3 Takeaways about Communication Styles
Given that there are so many different ways of communicating, and a corresponding number of ways of misunderstanding or misrepresenting each other, conveying our ideas, thoughts and opinions can be difficult at times.
As such, at a time when much of our professional and personal communication is delivered electronically, we need to convey information in a way that is more receptive and empathetic to the needs of others.
To gain a deeper appreciation for the communications styles preferred by individual members of the UCC Academy team, Judie Russell, Video Team Lead at UCC Academy, held a Bite-Size learning session to find out what are our own individual styles of communication.
As part of the session, Judie asked everyone to complete this online quiz to find out what is their preferred style of communication, so that we could apply a communication framework based on traits associated with being an assertor, demonstrator, contemplator or narrator.
#1 If you’re not getting results, then try a different approach
Picture this, you spend a full afternoon crafting an email that clarifies intricate details in an organised and systematic way. You press send and give yourself a pat on the back.
A couple of days go by, and you don’t receive a response. Now you’re feeling deflated and unheard. This is when you need to step back and ask yourself, ‘did I communicate in a way that the receiver prefers?’
In this example, the detailed and systematic style is perfect when you are communicating with a contemplator.
Contemplators are task-oriented, indirect and slow-paced communicators who pride themselves on their orderliness and accuracy. They appreciate detail and are likely to respond with gratitude and follow up questions.
However, if the email recipient was a demonstrator, then a more effective approach would have been a verbal conversation in a casual manner.
Demonstrators are people-oriented, fast-paced and enthusiastic individuals who prefer an informal atmosphere. Avoid expecting them to dive deep into the details with you but always follow a verbal conversation with the detailed email that they can refer back to.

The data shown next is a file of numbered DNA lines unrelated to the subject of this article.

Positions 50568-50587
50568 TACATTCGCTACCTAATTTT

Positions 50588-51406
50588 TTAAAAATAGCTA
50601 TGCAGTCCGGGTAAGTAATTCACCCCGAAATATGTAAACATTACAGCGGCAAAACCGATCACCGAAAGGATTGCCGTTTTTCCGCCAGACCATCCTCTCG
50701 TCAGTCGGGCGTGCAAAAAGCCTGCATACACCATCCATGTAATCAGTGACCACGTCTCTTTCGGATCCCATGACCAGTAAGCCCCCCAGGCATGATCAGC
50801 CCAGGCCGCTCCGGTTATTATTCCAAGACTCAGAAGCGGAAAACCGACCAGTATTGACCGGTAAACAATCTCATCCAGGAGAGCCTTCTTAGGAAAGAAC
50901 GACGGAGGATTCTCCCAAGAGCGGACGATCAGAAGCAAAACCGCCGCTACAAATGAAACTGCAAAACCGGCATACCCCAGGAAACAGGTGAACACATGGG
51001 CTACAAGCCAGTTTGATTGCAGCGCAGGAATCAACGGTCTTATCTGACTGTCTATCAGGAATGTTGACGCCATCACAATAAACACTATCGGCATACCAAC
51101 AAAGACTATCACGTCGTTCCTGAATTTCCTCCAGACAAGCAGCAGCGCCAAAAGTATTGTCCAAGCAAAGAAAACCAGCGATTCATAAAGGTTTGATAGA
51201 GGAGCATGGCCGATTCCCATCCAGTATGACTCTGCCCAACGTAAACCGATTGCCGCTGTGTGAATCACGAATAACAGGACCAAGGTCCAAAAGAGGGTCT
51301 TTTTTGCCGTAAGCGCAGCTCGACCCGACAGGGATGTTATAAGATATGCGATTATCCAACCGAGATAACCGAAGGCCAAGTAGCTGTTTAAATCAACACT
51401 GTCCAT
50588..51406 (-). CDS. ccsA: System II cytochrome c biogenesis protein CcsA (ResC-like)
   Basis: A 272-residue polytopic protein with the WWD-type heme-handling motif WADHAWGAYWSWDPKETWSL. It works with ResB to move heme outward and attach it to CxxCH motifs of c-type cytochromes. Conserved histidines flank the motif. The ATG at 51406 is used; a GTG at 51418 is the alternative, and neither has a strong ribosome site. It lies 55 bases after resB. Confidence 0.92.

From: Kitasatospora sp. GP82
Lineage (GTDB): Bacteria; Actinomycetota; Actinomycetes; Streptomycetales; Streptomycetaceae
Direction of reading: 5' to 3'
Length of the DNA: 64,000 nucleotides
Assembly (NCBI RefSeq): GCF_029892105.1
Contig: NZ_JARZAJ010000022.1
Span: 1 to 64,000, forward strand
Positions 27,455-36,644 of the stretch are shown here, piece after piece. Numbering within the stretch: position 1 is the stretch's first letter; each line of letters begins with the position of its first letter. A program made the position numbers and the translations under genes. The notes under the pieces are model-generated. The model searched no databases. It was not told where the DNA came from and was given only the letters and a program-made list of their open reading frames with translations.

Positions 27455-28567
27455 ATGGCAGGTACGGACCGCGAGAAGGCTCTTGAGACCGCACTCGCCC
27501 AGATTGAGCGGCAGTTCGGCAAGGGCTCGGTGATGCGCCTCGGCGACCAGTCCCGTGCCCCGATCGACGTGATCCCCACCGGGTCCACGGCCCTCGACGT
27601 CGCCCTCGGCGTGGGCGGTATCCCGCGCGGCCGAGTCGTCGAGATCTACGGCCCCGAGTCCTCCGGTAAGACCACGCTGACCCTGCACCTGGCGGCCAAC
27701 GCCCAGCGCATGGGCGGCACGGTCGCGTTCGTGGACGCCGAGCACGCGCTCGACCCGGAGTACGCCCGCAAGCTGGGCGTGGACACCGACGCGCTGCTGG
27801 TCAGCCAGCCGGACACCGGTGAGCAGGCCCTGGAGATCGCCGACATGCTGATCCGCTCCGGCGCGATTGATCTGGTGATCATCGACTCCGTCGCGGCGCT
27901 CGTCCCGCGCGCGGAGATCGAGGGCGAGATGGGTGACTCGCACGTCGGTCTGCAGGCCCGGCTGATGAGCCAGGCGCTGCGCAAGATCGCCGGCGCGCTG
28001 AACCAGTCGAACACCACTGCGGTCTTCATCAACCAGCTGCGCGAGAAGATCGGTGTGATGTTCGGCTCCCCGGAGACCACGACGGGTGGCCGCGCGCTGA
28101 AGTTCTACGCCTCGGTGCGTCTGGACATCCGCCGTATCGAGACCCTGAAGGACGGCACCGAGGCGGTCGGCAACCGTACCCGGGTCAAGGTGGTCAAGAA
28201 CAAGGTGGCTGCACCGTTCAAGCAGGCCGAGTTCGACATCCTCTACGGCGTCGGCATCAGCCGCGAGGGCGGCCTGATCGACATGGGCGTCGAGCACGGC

They’ll appreciate your candour.
#2 We are all unique and a different blend of all four styles
While many of us will lean towards one dominant style, most of us are usually a blend of all four styles. For example, my primary style is the Narrator.
Like Contemplators, Narrators are slow-paced and indirect, but they are more people-oriented like Demonstrators. They highly value relationships over goals, are good at listening and tend to be open-minded.
The description of a Narrator resonates with me, but I can see parts of myself in the other styles also, which makes more sense when the quiz results are broken down in the image below:
The purpose of understanding styles is not to label yourself or others into opposing boxes. Instead, it is to understand that we all have a unique blend of different communication styles, and to appreciate that we must tailor our delivery based on the person we are communicating with.
#3 No one style is better or worse than any another
Suppose your goal is to one day become the company director, then you might assume that your dominant communication style will be Assertor.
Assertors are fast-paced and direct, and they are more task focussed, than people-oriented. They tend to be hard working, ambitious, leader types. They are good at making decisions quickly and efficiently. They are goal-oriented, assertive and confident. Assertors are the take-charge people who let nothing stop them.
But what if you are a narrator or a demonstrator, does it mean that you’ll never become the company director?
Not necessarily, your current style might be optimal for your current position and as you grow you may need to pivot to meet the demands of different roles or situations.
Our communication style can change over time, and the best communicators are able to adapt their style depending on their purpose and situation.
So instead of retaking the test to try and get different results, know that the exercise is less about labelling ourselves and others, and more about expanding our emotional intelligence, communicating mindfully and practicing empathy in the workplace.